Shatter’s mistake in the Wallace saga was purely political
Column: The recoil from the Minister for Justice’s revelation was more severe than any impact on the Independent TD
Minister for Justice Alan Shatter at this week’s citizenship ceremony at the Convention Centre, Dublin. “Shatter was seen initially (and still sees himself) as an energetic and reforming Minister but his style and personality in office have depleted his political capital.” Photograph: Bryan O’Brien
The error at the heart of the controversy surrounding Minister for Justice Alan Shatter is a purely political one. The Minister decided to reveal publicly how gardaí had once spotted Mick Wallace on his mobile phone while driving and, having spoken to the Independent TD about it, they decided not to issue a summons or a points penalty. Shatter’s calculation was that this revelation would damage Wallace politically but, as it happens, he has done greater damage to himself. The recoil from the shot was more severe than any impact on the target.
One suspects most voters have a less than sympathetic view of the two protagonists in this saga.
Wallace, initially an endearing political maverick, has long been lacking in credibility, not least because of his tax difficulties. Shatter was seen initially (and still sees himself) as an energetic and reforming Minister but his style and personality in office have depleted his political capital.
There is a colourful old saying among senior gardaí to the effect that every new minister for justice is a friend and defender of the force until he or she needs to save his or her political skin. According to this axiom, every minister ends up dumping on the Garda.
There is an element of that in what Shatter did this week. Pressed to explain where he got the information about Wallace, and anxious to refute the suggestion that he was proactively gathering data on political opponents, the Minister revealed that Garda Commissioner Martin Callinan had told him about the Wallace incident in passing.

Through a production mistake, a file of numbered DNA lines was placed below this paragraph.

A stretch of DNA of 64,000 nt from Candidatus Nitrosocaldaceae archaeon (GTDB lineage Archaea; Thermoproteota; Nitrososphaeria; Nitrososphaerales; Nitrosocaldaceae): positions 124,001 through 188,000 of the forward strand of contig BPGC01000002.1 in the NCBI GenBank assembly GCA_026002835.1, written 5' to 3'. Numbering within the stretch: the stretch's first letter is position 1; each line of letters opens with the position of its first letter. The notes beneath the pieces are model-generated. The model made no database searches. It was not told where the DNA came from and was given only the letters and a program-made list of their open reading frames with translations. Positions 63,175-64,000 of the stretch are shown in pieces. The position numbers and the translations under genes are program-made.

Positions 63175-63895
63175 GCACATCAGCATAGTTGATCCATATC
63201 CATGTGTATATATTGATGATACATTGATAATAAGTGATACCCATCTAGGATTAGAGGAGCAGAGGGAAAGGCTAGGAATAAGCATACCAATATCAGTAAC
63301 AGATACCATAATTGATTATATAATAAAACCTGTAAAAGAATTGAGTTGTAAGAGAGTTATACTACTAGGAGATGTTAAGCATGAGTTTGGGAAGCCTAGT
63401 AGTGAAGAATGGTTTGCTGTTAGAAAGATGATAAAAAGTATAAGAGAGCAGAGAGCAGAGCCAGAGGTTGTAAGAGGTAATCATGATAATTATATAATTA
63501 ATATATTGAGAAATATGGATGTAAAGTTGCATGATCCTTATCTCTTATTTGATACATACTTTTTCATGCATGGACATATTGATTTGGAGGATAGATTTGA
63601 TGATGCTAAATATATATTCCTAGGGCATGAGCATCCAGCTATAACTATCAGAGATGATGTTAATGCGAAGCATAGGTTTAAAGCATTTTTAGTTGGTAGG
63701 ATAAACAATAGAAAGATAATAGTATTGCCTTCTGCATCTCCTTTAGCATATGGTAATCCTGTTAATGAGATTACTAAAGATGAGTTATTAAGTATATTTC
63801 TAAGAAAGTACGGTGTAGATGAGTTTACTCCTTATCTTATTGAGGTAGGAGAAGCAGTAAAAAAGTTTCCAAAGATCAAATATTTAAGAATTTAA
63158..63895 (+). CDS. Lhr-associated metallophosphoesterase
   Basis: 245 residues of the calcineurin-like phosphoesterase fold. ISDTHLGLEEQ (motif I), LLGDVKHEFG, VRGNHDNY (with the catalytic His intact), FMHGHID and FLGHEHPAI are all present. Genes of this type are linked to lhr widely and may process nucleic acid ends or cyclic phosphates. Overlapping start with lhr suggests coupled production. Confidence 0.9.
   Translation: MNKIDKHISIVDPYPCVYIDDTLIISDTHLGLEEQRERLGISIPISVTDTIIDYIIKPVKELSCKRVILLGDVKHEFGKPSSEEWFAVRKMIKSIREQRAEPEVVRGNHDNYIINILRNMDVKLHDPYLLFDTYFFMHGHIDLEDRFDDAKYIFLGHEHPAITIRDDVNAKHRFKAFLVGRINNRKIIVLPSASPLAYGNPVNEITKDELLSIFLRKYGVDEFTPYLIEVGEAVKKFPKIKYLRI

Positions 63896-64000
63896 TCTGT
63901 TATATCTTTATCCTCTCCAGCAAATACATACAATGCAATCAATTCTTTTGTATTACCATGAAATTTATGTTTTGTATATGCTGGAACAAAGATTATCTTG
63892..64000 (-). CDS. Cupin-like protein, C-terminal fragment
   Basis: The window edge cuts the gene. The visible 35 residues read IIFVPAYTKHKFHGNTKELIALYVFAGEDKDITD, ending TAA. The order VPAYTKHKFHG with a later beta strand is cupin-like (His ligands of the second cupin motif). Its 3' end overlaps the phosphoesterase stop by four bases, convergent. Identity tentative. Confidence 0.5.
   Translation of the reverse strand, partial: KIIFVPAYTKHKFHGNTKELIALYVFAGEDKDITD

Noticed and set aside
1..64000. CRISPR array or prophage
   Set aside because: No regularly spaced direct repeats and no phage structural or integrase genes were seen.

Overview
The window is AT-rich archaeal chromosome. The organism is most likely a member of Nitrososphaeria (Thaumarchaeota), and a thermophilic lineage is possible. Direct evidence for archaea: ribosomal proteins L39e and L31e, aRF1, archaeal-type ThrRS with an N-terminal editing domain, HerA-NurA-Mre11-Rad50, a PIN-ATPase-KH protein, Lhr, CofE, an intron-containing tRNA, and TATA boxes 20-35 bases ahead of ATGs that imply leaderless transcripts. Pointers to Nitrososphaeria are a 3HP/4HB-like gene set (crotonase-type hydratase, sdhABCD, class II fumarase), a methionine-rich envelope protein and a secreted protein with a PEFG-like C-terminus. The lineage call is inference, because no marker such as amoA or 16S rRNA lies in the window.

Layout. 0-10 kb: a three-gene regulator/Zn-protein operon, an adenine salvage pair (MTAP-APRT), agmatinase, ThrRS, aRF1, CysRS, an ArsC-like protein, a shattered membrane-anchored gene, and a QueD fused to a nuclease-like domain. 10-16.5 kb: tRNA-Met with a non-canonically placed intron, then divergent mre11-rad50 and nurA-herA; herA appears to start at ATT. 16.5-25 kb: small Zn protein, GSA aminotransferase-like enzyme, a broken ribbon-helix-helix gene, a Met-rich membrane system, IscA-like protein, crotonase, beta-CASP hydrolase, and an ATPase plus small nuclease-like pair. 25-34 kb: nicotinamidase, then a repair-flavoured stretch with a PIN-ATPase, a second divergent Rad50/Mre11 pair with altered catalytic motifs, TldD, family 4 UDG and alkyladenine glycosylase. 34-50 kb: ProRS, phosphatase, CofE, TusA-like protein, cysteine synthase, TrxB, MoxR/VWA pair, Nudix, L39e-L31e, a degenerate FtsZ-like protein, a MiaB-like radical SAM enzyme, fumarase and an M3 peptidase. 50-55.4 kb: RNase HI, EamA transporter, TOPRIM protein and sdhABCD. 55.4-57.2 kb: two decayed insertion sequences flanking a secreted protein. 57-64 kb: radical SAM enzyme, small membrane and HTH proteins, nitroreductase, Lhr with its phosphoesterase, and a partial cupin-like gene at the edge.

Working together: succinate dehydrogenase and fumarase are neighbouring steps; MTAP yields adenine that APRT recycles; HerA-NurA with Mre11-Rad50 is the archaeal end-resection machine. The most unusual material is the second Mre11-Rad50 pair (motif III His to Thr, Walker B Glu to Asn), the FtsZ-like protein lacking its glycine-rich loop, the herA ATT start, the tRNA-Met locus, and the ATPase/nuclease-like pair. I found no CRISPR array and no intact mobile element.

One could see how a story like that about Wallace might make its way up the Garda command, especially from within the Dublin metropolitan area. It’s unlikely any record of the encounter between Wallace and the garda í was kept at the time.
One might understand, however, how in later months, as Wallace and other Independent deputies publicly alleged cover-up and corruption in the Garda in the waiving of penalty points, that somebody reminded their superiors of how Wallace had been seen on a mobile phone while driving.
The story then made its way, probably verbally , to the highest level in the force and ultimately through the commissioner and on to the Minister. Another m inister for j ustice might have thought the wiser of using such information in public debate but the incumbent just couldn’t resist.
For that misjudgment Shatter has paid a price. It generated notions of the Minister sitting in his office on St Stephe n’s Green, like some modern-day J Edgar Hoover, salivating over Garda files on the alleged crimes and misdemeanours of other politicians. These suggestions are overly imaginative. However, the way he used the Wallace story gave rise to understandable concerns that Shatter’s approach to such information was not one appropriate to his office.
Wallace announced on Tuesday that he had written to the Standards in Public Office Commission asking it to inquire into whether the Minister had breached the code on conduct for office- holders. The office’s capacity to pursue such a complaint is likely to be limited. The use of the material was for political rather than personal benefit, and the Minister maintains he disclosed it in the public interest. These distinctions might seem moot but are sig- nificant in this legal context.
The Data Protection Commissioner’s role in dealing with a complaint from Wallace is also likely to be limited. Billy Hawkes’s first task will be to establish whether a breach of data protection occurred. It is not clear that a story passed verbally in the circumstances the Minister outlined amounts to data in the legal sense.
It is also open to debate whether an account of an exchange be- tween garda í and a driver at a busy Dublin intersection could be said to be private information of the type this legislation is designed to protect.
The most peculiar twist
in this saga was Mattie McGrath’s revelation in the Dáil on Thursday that Shatter had been unable to complete a random mandatory breath test some years ago. Deputy McGrath told the Dáil that a Garda report existed on this incident involving the Minister. One can again see why such an encounter between garda í and the then opposition spokesman on justice might be consider ed sensitive enough to require preparation of a note on what had occurred.
The Minister has explained that the inability to complete the roadside breath test arose from his being asthmatic. T here being no other basis for the garda í to suspect he had consumed alcohol, it was appropriate for them to let him drive on. How the details of that incident winged their way to Mattie McGrath this week raises others questions.
In the absence of any further developments, however, Shatter will come through Fianna Fáil’s motion of no confidence next week. He will survive this undignified incident bloodied but sure in his own mind that he did the right thing.